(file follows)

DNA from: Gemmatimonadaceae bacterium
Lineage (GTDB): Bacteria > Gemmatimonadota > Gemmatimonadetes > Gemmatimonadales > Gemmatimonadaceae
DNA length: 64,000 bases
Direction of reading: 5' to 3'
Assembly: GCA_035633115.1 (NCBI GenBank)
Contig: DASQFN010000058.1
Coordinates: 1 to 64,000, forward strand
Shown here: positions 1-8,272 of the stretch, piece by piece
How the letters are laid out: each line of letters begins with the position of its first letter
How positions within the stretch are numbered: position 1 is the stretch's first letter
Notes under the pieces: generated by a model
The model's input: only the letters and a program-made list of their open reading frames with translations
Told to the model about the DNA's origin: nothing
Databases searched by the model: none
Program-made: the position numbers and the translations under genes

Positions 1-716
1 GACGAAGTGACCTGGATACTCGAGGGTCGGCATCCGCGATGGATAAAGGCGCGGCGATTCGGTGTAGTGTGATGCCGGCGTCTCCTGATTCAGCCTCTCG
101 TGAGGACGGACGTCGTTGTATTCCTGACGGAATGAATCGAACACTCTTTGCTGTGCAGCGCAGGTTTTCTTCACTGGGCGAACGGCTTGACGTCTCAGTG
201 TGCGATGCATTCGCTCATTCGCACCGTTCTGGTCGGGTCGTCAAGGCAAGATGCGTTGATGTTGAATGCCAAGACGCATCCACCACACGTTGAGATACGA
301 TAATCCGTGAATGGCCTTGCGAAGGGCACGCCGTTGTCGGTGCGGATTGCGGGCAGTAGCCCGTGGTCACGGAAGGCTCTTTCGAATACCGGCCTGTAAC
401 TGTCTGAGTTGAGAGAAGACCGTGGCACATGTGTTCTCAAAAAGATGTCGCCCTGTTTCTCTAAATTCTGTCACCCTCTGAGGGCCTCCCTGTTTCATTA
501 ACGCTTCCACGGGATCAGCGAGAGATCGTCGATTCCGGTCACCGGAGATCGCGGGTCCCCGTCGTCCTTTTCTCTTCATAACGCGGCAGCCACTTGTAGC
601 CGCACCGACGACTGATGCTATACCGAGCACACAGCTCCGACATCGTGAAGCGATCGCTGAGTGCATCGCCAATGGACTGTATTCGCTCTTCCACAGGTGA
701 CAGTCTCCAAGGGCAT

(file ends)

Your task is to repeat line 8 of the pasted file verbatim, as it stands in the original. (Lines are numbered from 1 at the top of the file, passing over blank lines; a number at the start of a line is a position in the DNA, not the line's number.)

Shown here: positions 1-8,272 of the stretch, piece by piece